Reuters / Russell Wasendorf Sr., arrested last Friday, confessed to a 20-year fraud at Peregrine Financial Group (PFG), his now-bankrupt Iowa brokerage, saying business troubles and his “big” ego left him no choice: “So I cheated.”
In the dramatic conclusion to a week-long saga that has shaken trader confidence in the trillion-dollar U.S. futures markets, authorities released parts of a detailed statement in which one of the industry’s best-known veterans explained how he used little more than a rented P.O. Box, Photoshop and inkjet printers to dupe regulators in a more than $100 million scheme.
FBI agents arrested Wasendorf, 64, at the Iowa City hospital where he had been since trying to commit suicide on Monday, July 9. He was charged with making false statements to regulators, but prosecutors said they would seek more charges. He faces “decades in prison,” assistant U.S. attorney Peter Deegan said.
In the signed statement, left along with a suicide note and released as part of the criminal complaint, Wasendorf said he began forging bank documents after the business he built from his basement risked failing without additional capital. The timeline suggests his deceit lasted almost the entire life of his brokerage.
“I was forced into a difficult decision: Should I go out of business or cheat?” he wrote.
“I guess my ego was too big to admit failure. So I cheated,” the note said. It was discovered on Monday in his car outside the company’s new Iowa headquarters, where Wasendorf had tried to kill himself by funnelling in tailpipe exhaust.
The arrest ends much of the mystery that has enveloped the futures industry this week. But it will not ease the pain of betrayal in the small Iowa town that Wasendorf made his corporate home in 2009, nor the anger of a financial industry still smarting from the failure of rival brokerage MF Global.
“I have committed fraud,” Wasen-dorf wrote in the note, the contents of which he later told authorities were true. “I feel constant and intense guilt.”
Yet he also wrote in almost boastful detail about the “blunt authority” that allowed him to control the flow of documents into the company; how he used a simple post office box to trick “unquestioning” regulators; and his skill in turning out forged bank statements within hours that “no one suspected.”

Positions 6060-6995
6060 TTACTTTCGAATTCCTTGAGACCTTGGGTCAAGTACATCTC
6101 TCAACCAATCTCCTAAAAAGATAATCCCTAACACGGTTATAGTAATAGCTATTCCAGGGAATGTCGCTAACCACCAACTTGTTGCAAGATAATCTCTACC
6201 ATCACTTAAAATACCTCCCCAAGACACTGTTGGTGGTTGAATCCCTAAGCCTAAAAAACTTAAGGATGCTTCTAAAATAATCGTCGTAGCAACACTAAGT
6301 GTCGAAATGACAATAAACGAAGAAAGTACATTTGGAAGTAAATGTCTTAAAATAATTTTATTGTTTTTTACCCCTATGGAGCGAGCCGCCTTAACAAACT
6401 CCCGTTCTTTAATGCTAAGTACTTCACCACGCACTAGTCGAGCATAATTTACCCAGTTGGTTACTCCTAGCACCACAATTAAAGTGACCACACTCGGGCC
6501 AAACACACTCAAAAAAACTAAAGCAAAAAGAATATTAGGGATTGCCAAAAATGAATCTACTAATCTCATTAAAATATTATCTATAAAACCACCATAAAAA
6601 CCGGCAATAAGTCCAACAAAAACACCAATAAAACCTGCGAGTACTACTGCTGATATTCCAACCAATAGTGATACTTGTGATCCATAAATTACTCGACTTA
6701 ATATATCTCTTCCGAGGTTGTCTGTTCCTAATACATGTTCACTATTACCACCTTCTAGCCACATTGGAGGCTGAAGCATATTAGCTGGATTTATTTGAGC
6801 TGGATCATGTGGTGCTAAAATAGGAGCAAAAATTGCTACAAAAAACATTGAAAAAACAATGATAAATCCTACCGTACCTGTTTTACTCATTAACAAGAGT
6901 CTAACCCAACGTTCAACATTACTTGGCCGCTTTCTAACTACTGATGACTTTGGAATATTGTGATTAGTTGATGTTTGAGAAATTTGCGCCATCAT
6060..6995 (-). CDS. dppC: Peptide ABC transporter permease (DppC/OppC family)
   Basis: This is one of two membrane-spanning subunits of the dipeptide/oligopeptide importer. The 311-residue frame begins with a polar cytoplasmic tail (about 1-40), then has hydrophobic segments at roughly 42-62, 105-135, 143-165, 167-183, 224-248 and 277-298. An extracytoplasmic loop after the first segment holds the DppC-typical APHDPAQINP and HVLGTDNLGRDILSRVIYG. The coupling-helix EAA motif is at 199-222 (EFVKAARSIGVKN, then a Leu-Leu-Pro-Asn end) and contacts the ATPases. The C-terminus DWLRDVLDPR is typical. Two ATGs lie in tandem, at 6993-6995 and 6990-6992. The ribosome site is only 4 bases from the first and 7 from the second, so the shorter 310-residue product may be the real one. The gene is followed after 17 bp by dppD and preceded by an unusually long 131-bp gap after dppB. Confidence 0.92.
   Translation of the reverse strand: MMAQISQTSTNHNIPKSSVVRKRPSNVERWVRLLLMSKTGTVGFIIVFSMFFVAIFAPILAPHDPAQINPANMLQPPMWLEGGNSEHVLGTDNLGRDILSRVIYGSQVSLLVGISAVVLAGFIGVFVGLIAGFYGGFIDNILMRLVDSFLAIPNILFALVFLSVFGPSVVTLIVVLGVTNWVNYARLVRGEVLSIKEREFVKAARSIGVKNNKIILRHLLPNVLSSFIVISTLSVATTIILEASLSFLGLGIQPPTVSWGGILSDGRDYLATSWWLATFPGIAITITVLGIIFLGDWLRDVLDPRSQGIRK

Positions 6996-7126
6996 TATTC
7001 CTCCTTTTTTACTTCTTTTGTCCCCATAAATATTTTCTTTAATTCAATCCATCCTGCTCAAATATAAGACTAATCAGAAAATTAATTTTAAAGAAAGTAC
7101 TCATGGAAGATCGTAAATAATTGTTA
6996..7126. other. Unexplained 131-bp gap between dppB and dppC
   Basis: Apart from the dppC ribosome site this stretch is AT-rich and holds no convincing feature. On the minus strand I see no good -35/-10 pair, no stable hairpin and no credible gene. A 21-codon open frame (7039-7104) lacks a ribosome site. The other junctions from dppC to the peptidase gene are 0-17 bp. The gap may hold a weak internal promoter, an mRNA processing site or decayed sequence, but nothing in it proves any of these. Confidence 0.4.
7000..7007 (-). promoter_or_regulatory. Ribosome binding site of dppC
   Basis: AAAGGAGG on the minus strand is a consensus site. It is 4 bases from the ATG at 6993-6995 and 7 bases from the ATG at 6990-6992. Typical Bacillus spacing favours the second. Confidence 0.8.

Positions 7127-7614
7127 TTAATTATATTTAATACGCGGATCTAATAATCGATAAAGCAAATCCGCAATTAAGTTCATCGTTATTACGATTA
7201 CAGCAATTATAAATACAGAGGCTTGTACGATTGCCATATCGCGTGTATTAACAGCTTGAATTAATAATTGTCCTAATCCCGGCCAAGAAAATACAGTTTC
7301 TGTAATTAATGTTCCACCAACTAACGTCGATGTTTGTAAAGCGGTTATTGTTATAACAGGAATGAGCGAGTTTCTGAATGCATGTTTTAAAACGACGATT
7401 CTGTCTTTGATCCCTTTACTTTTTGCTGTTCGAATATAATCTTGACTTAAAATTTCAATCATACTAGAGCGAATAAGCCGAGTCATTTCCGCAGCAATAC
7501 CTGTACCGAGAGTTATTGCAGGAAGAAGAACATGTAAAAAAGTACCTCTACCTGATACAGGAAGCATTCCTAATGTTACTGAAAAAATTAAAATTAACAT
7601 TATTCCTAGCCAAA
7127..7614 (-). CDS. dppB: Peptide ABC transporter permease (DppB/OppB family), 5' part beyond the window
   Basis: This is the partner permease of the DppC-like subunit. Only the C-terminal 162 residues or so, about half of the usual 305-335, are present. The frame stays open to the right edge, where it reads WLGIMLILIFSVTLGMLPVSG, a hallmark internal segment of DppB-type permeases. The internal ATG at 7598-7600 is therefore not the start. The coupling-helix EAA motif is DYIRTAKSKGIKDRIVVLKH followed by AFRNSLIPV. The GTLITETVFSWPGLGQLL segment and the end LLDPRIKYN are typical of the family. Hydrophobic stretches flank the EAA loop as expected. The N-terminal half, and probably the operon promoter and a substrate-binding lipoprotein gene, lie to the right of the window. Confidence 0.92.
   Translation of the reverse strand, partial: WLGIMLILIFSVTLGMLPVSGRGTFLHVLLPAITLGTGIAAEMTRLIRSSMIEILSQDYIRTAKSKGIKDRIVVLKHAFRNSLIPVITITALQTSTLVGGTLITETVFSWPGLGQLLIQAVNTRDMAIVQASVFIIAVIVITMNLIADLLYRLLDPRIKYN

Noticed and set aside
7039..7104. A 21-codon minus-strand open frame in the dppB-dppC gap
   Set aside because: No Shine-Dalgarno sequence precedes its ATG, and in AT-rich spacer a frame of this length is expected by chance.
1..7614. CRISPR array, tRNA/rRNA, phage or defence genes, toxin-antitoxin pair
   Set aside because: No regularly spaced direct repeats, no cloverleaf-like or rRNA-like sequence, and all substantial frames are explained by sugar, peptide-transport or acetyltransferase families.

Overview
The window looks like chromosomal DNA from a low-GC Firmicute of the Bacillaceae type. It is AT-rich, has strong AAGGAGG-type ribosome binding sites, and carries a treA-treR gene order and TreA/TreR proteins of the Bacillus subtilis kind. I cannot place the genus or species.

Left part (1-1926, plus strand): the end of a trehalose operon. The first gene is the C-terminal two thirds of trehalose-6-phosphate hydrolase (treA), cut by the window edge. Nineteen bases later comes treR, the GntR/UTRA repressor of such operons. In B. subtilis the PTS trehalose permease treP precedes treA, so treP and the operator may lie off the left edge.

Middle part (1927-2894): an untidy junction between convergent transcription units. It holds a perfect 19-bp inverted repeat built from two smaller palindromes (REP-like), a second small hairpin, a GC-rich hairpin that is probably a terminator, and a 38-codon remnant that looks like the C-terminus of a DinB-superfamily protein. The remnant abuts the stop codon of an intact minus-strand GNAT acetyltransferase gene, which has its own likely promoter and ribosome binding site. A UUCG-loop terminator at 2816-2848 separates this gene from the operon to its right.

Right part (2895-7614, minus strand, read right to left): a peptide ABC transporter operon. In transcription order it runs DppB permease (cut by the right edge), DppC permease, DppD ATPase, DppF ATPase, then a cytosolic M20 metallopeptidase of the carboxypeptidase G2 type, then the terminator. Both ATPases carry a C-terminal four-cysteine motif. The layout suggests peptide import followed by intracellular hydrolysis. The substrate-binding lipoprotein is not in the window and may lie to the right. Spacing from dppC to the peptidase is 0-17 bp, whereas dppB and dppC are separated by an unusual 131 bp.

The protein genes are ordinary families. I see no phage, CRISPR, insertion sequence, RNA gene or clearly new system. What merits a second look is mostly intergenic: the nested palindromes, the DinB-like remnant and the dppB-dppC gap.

Wasendorf’s downfall has shocked his family and colleagues and has shattered his image in his adopted hometown of Cedar Falls, Iowa, where he moved PFGBest’s headquarters in 2009 after building an $18-million complex that included day care, a four-star cafeteria and state-of-the-art geothermal climate control.
With an unusual empire including a Romanian property company and a glossy magazine, Wasendorf’s ego stood out even in the rough-and-tumble world of the Chicago futures industry. He proudly underwrote big-name guest speakers at industry events and held private VIP receptions for them, and flashed a jewelled pinky ring. His favourite quote, according to his Facebook page, was, “If I wanted patience, I would buy it.”
More widely, his fall also rattles investors’ confidence in the pillars of the futures markets: brokers’ safeguarding of client money, and, equally important, regulators’ ability to police the industry.
The prolonged nature of the fraud is sharpening criticism of regulators like the National Futures Association, the industry group that had first-line responsibility for overseeing non-exchange brokers like PFG. MF Global, by contrast, is believed to have tapped into client funds in a desperate bid to keep itself afloat during its final days.
“It’s stomach churning,” said Lauren Nelson, director of communications for Attain Capital, an introducing broker specializing in managed futures in Chicago that had accounts at PFGBest. “It’s unbelievable that this was able to be going on for so long without the regulators noticing.”
The federal complaint alleges that, from 2010 through July of 2012, Wasendorf made false statements to the U.S. Commodity Futures Trading Commission regarding the value of customer segregated funds held by Wasendorf’s Iowa-based company.
But Wasendorf in the statement said the forgeries started “nearly 20 years ago,” suggesting he was fooling regulators from the very beginning. Peregrine was first registered as a futures brokerage in 1992, according to its website.
The deceit evolved with the world, and Wasendorf “established rules and procedures as each new situation arose.”
When auditors began contacting banks directly to verify brokers’ balances, he opened a post office box in the name of Firstar Bank — later U.S. Bank — and intercepted the confidential forms, he said. He returned doctored statements that had been inflated by more than $200 million, more than half of PFGBest’s total customer funds.
As he quickly learned how to falsify online bank statements amid the rise of Internet-based banking, Wasendorf wrote that “regulators accepted them without question.”